Yet 13 states have passed legislation addressing this, the group notes. Most are blue states but included in the list are swing states like Nevada and Virginia and the very red state of Tennessee. In addition, “over 200 local governments across the US avoid prison gerrymandering by refusing to use Census Bureau data that counts out-of-town people incarcerated there as if they were town residents,” the group notes. 

But Wisconsin remains among the many states that haven’t embraced reform. Besides Juneau County, which has the worst prison gerrymandering, other badly unrepresentative areas include Adams County, where 62% of electoral Districts 13 and 5 are incarcerated inmates, Juneau City (53% incarcerated), Waupun County (75% of District 2 is incarcerated) and Jackson County (51% of District 12 is incarcerated). Another 16 cities and counties in the state have lower levels of prison gerrymandering, the group found. 

How bad in Wisconsin compared to other states? Mike Wessler, PPI Communications Director, notes that “Wisconsin has 5 of the top 20 city/county districts most distorted by prison gerrymandering in the nation. Tennessee was the only other state with distortion at that scale (also with 5 of the top 20). Since then, though, Tennessee has passed a law freeing counties to end prison gerrymandering, so we anticipate some of the most distorted districts in that state will be addressed during this redistricting cycle.”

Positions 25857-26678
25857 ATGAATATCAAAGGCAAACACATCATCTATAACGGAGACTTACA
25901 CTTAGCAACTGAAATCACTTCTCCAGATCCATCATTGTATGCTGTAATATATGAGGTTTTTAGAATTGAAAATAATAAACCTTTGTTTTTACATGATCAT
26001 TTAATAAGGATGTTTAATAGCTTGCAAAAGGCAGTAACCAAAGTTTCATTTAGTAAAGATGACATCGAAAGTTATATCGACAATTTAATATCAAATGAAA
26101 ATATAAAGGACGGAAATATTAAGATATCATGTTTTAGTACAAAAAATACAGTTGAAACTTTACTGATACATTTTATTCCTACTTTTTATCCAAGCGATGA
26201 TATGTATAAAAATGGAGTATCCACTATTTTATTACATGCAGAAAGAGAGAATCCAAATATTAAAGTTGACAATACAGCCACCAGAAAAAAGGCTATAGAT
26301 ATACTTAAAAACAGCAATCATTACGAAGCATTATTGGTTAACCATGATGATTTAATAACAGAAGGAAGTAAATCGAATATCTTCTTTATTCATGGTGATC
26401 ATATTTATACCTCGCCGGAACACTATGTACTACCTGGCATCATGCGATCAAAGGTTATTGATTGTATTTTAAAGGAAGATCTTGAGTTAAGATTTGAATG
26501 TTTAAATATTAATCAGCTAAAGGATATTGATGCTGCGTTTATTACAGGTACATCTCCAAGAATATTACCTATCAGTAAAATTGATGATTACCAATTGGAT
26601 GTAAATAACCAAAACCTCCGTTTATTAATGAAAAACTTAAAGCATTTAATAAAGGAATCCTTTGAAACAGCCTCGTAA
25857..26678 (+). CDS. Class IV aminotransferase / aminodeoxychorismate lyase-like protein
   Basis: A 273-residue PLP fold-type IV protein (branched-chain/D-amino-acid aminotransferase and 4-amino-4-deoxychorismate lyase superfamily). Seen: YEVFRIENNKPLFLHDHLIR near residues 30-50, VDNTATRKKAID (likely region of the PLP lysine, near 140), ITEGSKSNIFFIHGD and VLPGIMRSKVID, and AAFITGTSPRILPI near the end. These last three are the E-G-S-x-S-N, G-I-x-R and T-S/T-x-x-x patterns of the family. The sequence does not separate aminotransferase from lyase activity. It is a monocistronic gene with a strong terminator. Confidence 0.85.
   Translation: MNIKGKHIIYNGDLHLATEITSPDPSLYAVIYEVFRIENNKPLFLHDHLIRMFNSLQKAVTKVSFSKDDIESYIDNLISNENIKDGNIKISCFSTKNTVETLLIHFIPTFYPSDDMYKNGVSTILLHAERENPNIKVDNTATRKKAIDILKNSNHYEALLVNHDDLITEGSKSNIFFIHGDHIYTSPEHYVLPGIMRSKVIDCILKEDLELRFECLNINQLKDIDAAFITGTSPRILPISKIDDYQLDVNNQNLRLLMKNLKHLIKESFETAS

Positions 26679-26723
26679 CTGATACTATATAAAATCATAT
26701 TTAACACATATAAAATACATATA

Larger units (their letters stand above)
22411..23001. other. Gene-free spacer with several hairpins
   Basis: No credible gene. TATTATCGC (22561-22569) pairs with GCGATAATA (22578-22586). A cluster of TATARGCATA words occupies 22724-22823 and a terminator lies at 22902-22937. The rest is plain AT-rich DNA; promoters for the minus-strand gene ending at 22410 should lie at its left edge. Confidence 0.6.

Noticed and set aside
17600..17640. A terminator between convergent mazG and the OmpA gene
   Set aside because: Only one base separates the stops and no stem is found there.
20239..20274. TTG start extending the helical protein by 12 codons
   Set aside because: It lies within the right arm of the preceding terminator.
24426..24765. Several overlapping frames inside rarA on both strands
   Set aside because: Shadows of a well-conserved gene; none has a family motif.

Wisconsin law considers incarcerated people to be residents of their home addresses: a person’s residence is determined by “where the person’s habitation is fixed, without any present intent to move, and to which, when absent, the person intends to return.” (Wis. Stat. § 6.10) Which would suggest that using the Census Bureau’s prison count data for redistricting is inconsistent with Wisconsin’s residence law.

Except that in 1981, then-Attorney General Bronson La Follette, a Democrat, issued an opinion on how the state should count prisoners for redistricting, concluding that Wisconsin must use unaltered census data to draw state legislative districts.

But La Follette’s decision seemed to leave an opening for exceptions and there are five cities and two counties in Wisconsin that avoid prison gerrymandering, the PPI found. 

In a follow-up report last week, the PPI suggested that “Wisconsin’s current attorney general, Josh Kaul, can issue a new legal opinion that updates the outmoded legal reasoning from 1981 and makes it clear that local governments can address prison gerrymandering.”

Kaul has issued no reply and his office did not respond to Urban Milwaukee’s request for comment. 

Jay Heck, executive director of the nonpartisan group Common Cause in Wisconsin, says Wisconsin should model itself after two of its neighboring states. “Michigan and Illinois have taken action to have incarcerated individuals counted as residents of the place where they are from, not where they are imprisoned,” he notes. “Wisconsin should do the same.”